I think we are seeing something really important here and it’s something I’ve been thinking about a lot lately for various reasons. When I think of education, I tend to get excited and think that is where we should see creativity and ingenuity and innovation. I think our kids and even university students should be experiencing the latest and most interesting ways to learn. If technology is changing at an exponential rate, then a part of my brain just assumes that education is part of that. And it is, as the Dunleavy and Dede chapter shows in terms of who is developing educational designs around augmented reality. And yet. Heidi talked about her hesitancy at first because her first thought was gaming, not about educational uses. Benita thought the same thing. When did gaming outstrip education in the ability to do cool things, be experimental, drive technological change?

Oh. Right. This is one of my frustrations about educational technology. So rarely is it driven by educators on the ground because it takes money and the money that goes into education isn’t going into teachers and educators developing edtech. (It’s going to companies and infrastructure and salaries and services, mostly because there is not enough importance and money going into education, but that’s another rant entirely.) So even though companies find education profitable to market to, we aren’t often seeing education in general driving developments. We might see small labs or individuals doing innovative things (like Alec) but as a whole, education is not really a land of change and pushing boundaries. Those who do want to do that find ways but mainstream changes are hard.

So it is less surprising that VR and AR are slow to move into education.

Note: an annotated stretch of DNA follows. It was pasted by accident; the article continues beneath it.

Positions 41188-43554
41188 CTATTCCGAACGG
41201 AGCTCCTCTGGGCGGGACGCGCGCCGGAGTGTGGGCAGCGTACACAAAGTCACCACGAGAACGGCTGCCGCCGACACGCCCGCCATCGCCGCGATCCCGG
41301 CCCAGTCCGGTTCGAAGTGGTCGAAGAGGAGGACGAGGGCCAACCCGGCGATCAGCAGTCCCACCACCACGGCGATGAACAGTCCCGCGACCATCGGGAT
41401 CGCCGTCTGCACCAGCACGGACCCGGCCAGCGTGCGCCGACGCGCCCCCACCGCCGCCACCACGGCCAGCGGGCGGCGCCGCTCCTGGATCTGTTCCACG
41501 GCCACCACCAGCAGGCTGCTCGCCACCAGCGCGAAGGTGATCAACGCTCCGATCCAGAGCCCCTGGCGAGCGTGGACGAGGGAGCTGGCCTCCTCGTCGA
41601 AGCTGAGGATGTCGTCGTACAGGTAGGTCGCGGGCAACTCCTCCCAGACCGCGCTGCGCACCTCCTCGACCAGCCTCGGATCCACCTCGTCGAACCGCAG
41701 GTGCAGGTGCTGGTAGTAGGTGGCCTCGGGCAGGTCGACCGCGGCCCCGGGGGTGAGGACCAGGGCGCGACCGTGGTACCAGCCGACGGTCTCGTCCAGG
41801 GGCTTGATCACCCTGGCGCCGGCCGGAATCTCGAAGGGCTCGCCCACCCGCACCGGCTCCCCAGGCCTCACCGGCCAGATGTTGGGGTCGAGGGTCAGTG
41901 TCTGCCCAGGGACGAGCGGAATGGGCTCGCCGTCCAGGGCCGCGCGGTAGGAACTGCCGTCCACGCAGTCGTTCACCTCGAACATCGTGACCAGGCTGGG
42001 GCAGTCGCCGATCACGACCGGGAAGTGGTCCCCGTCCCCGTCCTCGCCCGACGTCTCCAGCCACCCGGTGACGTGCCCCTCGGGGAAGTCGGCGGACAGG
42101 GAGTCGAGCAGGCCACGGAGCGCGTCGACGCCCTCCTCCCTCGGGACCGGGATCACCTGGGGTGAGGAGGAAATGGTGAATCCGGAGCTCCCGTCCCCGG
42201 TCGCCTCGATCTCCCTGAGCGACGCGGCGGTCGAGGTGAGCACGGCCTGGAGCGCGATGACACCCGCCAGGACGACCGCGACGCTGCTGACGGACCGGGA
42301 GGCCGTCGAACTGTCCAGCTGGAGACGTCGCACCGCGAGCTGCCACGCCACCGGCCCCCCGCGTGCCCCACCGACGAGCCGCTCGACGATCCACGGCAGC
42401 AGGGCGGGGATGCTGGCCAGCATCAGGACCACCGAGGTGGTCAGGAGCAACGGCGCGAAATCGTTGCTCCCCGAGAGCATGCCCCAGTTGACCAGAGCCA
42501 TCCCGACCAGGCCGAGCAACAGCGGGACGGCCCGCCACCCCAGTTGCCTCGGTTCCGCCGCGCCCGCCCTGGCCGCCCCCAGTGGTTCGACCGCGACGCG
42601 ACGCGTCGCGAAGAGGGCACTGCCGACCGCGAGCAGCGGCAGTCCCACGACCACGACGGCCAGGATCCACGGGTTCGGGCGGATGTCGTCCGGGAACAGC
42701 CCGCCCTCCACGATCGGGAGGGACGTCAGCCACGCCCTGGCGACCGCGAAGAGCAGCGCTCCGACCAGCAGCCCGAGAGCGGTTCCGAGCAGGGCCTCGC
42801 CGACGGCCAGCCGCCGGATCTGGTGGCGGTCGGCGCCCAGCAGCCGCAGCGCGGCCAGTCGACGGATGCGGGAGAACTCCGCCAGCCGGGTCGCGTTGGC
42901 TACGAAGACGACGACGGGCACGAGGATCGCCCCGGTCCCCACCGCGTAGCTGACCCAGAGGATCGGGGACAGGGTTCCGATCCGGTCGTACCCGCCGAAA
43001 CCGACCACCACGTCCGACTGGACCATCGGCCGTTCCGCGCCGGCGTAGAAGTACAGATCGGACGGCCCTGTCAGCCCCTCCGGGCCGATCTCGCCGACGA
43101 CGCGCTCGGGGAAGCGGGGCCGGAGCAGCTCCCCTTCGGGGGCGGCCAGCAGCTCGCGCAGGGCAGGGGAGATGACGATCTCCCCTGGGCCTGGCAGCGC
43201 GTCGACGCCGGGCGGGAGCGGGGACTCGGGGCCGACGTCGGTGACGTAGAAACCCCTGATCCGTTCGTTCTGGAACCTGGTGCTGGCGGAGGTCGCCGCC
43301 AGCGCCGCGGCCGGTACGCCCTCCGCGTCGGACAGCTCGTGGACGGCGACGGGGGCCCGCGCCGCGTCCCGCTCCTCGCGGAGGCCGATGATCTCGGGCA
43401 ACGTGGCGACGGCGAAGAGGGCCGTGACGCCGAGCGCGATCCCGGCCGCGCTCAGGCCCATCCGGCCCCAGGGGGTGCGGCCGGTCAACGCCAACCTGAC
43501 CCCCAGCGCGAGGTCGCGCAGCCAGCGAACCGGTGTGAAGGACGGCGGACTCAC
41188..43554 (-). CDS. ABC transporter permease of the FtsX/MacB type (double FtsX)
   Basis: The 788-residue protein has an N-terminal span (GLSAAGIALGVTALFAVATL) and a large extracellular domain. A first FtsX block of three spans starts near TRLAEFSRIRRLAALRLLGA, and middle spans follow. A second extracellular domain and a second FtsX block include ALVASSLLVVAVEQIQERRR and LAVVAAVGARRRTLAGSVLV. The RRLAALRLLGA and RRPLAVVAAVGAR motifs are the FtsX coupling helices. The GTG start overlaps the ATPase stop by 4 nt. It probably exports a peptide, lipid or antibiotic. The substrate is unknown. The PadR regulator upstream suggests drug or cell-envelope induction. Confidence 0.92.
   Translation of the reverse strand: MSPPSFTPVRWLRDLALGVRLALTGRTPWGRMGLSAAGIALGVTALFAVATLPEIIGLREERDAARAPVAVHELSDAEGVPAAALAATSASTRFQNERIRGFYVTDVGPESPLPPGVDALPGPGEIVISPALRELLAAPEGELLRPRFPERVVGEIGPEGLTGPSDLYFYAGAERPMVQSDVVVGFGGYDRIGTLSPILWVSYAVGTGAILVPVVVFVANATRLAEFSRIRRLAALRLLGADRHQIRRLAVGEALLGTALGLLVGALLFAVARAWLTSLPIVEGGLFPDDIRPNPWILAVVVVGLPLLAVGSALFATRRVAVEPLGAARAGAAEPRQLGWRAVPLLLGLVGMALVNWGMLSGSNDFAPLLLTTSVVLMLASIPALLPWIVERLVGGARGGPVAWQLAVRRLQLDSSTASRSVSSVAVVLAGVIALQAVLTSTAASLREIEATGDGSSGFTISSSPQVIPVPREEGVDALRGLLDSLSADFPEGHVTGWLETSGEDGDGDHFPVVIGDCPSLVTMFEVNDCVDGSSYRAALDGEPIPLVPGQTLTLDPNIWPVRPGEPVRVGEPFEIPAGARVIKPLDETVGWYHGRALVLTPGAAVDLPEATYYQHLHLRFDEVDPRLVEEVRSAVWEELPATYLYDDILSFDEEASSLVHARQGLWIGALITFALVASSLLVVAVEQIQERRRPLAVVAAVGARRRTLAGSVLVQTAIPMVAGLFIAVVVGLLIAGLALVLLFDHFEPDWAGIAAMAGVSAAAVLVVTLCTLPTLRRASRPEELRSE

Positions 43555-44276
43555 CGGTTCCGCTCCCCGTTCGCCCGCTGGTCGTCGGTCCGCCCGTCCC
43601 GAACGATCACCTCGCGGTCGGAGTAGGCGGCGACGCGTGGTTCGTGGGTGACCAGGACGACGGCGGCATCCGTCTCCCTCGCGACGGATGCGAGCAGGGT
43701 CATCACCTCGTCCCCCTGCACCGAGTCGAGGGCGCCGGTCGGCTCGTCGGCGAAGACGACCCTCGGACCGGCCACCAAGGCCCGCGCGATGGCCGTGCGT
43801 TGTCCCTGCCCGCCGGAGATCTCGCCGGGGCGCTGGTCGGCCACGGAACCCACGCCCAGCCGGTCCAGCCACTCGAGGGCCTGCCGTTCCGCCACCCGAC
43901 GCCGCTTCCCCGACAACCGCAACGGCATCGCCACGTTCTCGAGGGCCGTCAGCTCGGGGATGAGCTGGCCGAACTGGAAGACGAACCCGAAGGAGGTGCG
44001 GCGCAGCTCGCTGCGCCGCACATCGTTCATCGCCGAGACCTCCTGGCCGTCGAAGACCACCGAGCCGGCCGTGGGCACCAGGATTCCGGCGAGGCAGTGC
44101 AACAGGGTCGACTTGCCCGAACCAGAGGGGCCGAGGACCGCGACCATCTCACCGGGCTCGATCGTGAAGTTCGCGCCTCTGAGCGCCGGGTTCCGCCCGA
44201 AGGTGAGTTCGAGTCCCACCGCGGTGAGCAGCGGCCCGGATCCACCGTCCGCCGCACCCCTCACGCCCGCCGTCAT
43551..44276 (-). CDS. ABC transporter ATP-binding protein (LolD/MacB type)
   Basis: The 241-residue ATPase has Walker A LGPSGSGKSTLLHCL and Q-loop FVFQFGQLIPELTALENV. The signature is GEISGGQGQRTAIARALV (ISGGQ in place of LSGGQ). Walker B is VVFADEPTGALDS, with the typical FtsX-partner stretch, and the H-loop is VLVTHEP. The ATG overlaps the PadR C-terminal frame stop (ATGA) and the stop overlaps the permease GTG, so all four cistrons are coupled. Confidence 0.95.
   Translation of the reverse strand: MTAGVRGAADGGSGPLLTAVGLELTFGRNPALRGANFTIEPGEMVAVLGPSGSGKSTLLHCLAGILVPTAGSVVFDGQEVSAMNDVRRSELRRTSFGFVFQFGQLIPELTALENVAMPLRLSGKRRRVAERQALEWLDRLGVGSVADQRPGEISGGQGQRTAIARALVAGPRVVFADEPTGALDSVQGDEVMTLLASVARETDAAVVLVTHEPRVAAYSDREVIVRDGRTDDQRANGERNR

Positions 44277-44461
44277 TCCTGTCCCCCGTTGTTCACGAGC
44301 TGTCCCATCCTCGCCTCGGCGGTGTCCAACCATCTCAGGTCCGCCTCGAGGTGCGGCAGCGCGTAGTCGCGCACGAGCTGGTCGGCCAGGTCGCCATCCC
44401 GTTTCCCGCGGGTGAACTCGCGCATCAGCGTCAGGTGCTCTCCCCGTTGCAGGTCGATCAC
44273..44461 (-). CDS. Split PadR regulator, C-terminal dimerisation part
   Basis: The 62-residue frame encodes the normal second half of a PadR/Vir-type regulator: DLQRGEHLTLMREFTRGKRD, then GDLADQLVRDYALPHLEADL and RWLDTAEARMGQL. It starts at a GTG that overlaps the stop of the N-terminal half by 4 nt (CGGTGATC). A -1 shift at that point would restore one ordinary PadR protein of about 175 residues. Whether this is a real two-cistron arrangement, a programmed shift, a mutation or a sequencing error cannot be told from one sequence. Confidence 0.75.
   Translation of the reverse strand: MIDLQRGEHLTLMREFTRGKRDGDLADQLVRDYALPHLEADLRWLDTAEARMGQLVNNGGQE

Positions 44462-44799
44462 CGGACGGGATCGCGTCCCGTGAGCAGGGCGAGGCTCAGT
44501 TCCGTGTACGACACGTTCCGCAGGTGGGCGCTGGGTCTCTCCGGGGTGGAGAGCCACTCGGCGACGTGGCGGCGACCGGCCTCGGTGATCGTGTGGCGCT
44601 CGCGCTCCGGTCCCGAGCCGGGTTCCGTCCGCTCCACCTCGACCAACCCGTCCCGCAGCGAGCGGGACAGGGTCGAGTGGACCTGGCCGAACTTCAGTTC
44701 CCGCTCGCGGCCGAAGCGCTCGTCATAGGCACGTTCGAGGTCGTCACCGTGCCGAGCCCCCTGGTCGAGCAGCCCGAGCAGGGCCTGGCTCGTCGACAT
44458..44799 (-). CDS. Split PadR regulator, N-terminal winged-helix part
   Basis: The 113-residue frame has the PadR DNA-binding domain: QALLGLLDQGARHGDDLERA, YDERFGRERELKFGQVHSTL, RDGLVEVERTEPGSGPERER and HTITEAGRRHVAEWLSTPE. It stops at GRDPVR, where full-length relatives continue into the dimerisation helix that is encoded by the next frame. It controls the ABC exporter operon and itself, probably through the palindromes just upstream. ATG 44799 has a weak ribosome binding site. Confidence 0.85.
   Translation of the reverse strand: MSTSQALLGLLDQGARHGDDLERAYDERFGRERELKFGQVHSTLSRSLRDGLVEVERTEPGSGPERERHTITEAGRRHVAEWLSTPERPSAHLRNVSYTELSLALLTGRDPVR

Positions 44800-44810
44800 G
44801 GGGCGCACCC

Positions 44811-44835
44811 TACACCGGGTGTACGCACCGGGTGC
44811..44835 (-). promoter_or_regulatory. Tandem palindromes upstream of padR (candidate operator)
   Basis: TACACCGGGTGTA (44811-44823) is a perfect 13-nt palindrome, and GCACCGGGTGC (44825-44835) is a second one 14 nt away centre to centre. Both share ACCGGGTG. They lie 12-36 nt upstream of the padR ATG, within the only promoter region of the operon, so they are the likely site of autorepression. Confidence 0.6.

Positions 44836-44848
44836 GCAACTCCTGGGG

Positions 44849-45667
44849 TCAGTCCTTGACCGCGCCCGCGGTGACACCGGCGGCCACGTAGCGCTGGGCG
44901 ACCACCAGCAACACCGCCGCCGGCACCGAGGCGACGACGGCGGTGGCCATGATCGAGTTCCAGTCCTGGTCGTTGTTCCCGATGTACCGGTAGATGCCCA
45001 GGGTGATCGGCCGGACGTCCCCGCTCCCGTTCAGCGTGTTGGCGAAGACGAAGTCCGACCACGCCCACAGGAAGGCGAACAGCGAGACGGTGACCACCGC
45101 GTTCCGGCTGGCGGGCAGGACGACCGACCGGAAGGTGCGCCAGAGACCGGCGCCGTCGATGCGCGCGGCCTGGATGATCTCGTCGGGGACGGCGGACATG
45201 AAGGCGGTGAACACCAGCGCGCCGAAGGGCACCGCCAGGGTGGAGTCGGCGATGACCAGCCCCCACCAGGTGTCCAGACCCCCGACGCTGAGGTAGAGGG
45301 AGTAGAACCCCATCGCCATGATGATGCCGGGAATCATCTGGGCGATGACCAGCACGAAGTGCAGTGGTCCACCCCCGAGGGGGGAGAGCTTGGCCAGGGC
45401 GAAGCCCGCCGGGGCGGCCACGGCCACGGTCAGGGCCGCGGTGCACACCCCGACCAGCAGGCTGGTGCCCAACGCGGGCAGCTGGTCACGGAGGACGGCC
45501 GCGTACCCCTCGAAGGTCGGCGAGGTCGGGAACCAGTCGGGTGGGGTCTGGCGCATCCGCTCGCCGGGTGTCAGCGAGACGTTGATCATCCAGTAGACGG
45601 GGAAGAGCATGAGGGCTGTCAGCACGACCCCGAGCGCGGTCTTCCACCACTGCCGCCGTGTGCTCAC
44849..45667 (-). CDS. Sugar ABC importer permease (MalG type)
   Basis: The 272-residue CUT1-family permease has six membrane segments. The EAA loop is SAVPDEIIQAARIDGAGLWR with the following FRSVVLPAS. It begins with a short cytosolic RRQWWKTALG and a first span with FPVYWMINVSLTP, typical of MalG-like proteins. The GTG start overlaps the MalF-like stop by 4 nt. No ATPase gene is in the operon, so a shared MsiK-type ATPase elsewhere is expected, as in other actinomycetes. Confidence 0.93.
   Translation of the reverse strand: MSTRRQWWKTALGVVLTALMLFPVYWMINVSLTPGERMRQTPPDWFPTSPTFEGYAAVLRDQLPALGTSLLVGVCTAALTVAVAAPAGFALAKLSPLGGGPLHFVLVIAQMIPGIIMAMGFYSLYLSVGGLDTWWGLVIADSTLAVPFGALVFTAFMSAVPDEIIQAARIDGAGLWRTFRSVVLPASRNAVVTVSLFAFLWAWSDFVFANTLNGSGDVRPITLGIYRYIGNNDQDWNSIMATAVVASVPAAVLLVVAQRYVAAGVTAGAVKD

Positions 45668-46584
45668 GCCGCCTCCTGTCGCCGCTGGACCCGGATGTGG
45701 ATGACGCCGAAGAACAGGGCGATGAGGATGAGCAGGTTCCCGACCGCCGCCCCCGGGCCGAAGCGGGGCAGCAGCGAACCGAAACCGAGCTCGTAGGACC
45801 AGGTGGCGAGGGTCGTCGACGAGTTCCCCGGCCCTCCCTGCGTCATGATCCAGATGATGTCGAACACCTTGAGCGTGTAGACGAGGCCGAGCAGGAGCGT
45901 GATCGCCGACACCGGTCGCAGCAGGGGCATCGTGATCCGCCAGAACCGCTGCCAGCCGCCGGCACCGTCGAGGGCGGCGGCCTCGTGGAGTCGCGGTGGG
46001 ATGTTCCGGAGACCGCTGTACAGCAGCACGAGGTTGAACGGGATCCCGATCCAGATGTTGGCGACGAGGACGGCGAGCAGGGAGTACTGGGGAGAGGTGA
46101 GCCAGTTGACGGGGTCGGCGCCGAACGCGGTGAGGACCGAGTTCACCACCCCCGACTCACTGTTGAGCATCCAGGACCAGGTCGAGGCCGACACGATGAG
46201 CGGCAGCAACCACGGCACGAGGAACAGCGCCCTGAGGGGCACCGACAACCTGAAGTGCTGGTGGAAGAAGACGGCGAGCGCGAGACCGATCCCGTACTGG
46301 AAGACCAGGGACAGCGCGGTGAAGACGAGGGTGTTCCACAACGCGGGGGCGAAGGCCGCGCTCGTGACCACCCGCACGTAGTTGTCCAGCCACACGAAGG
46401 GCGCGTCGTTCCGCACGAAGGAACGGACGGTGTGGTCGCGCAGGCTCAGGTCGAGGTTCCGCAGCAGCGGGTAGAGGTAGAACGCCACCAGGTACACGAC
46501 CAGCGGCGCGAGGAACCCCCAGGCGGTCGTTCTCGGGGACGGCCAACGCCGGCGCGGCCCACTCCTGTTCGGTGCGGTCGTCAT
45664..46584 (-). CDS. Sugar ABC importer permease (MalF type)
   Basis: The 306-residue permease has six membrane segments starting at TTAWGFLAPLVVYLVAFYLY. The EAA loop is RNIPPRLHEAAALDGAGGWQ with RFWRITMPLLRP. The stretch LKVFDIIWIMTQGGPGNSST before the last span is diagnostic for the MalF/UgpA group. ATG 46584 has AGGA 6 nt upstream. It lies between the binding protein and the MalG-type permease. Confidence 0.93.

And even less surprising that there are going to be digital divide issues when they do. Natalie pointed out that “the digital divide goes beyond our students. Perhaps there is a dividing digital line between educators as well. A lack of training or available resources between teachers and schools also creates a gap of equity.” So sure, there are some innovators out there who are doing cool things and who are up for the challenge of learning on their own because that is a) part of their personality and b) part of their experience. What about everyone else? What about the teachers who can’t afford to do the experimentation? Who don’t have the time because that’s the reality and they also have kids and a family and hobbies and there are not enough hours in the day or money for apps or tech or whatever? Not everyone wants to be trying the newest and most cutting edge thing. Sometimes they worry they will bleed and so will their students. It’s a justifiable concern. As Natalie said, who is supporting those teachers? And what about the students who don’t have a phone or don’t have data or who have an old model that can’t run the app?

I see a lot of promise in virtual reality, not least for connecting online students. But I think we are farther behind than we want to be. I think it will take longer. I think we have to keep looking outside education to see what is possible and keep thinking about how we could use that. We need to keep talking to one another to get all sides of the issue.

And yes, I do enjoy video games. I also read. For me, it’s a similar thing, a way to experience things in a different world, to think differently, to be challenged and creative, maybe even hang out with my husband and do something together (we are a couch co-op family). I see logic puzzles and analytical thinking and even just the joy of exploring. And yes, I button mash a bit too. But what this VR and AR discussion has got me thinking is this:

I think we need to keep exploring.

(and for those who heard anything about No Man’s Sky, there is a new update and maybe it’s better now but the premise is amazing even if the execution wasn’t as good as hoped.)